Although no specific requirement in this regard is provided for in either the Act or the Civil Code of Québec, it is recommended that lessors indicate the consequences that tenants face if they fail to comply with the prohibition against smoking cannabis in the notice of modification. These consequences may include the resiliation of the lease in a case where the other tenants’ right to the peaceable enjoyment of the premises has been violated3.
3. Use an appropriate delivery method
The lessor will have to choose a means of transmission that will ensure that the notice of change is transmitted AND received before January 15, 2019, and that physical and enforceable proof of receipt by the tenant is kept. The most appropriate means of transmitting the notice of change may vary depending on the circumstances and the means of communication agreed upon between the lessor and their tenant and/or used by them in the past. The methods of transmission provided for in the Code of Civil Procedure include, among other things, delivery by the bailiff, sending by registered mail, personal delivery and sending by technological means. In any event, the lessor must ensure that they choose the method of transmission that provides the most convincing evidence that the tenant has received the notice.
When will the amendment clause come into effect?
In the absence of a refusal by the tenant (the tenant may, for medical reasons, refuse the modification proposed by the lessor under section 107 of the Act), and following a 30-day period from the receipt of said notice, the prohibition against smoking on leased premises will be deemed to have been entered in the lease.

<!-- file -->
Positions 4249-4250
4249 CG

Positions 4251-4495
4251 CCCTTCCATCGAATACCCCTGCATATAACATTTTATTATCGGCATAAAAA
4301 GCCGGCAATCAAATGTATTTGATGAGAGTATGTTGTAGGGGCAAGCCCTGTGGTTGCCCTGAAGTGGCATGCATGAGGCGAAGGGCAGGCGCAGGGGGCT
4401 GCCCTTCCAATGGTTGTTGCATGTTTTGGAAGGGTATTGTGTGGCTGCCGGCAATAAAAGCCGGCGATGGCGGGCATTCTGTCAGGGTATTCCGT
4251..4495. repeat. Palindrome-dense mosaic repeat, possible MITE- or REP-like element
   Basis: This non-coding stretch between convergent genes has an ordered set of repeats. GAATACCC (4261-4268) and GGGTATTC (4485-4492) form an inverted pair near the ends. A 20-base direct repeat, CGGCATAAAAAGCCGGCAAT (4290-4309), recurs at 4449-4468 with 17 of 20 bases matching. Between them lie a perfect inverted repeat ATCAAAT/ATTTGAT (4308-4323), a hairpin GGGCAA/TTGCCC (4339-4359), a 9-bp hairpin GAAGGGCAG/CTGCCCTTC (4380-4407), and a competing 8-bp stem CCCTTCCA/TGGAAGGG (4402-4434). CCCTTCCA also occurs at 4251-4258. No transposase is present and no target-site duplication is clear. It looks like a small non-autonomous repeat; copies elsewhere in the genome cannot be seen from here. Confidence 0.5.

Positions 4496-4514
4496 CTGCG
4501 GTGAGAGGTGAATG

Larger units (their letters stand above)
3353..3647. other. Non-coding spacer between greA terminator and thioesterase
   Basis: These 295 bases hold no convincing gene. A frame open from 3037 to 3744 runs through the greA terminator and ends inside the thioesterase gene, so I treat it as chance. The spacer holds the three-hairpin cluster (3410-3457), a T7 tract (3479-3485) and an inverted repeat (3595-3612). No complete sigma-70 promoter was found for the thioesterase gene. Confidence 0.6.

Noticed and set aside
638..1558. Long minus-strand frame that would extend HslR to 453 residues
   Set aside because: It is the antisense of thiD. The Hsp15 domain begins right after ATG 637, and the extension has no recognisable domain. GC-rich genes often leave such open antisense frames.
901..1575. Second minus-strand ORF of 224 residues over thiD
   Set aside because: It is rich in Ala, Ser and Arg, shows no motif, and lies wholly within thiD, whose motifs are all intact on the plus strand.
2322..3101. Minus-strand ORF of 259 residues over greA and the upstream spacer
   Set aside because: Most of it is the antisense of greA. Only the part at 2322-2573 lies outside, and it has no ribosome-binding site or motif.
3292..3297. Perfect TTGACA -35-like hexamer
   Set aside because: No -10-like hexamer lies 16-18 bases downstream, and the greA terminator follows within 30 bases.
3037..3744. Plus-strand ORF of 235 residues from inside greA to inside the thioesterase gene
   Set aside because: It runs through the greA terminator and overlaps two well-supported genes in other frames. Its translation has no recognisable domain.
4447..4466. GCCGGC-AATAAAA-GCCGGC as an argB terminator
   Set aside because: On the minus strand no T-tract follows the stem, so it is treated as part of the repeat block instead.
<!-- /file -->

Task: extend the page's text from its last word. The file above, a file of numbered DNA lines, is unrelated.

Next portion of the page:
What happens if a lessor fails to assert their right to unilaterally modify a lease under section 107 of the Act before January 15, 2019?
Any lessor who does not send the notice of amendment before January 15, 2019 will have to wait until the expiry of the current lease and will be subject to the general provisions of the Civil Code of Québec for the amendment of a residential lease, unless an agreement is reached with the tenant.
Are lessors of commercial rental properties, like lessors of residential rental properties, required to take a particular action before a given date?
Lessors of commercial rental properties cannot benefit from the right to modify leases unilaterally set out in section 107 of the Act.
However, paragraph 17 of section 12 of the Act provides that smoking is prohibited in enclosed spaces that are open to the public, such as office buildings and shopping centres. Moreover, it is possible for the owners of commercial buildings to consider an amendment to the rules and regulations of the buildings in order to prohibit the use of cannabis on leased premises as well as in common areas.
In this regard, lessors of commercial buildings would be well advised to immediately adopt a policy in line with the policy adopted regarding the use of tobacco on leased premises and in common areas, if appropriate.
- Cannabis Act, S.C. 2018, c. 16
- Cannabis Regulation Act, CQLR, c. C-5.3
- Chartier v. Chassé, 2018 QCCQ 2823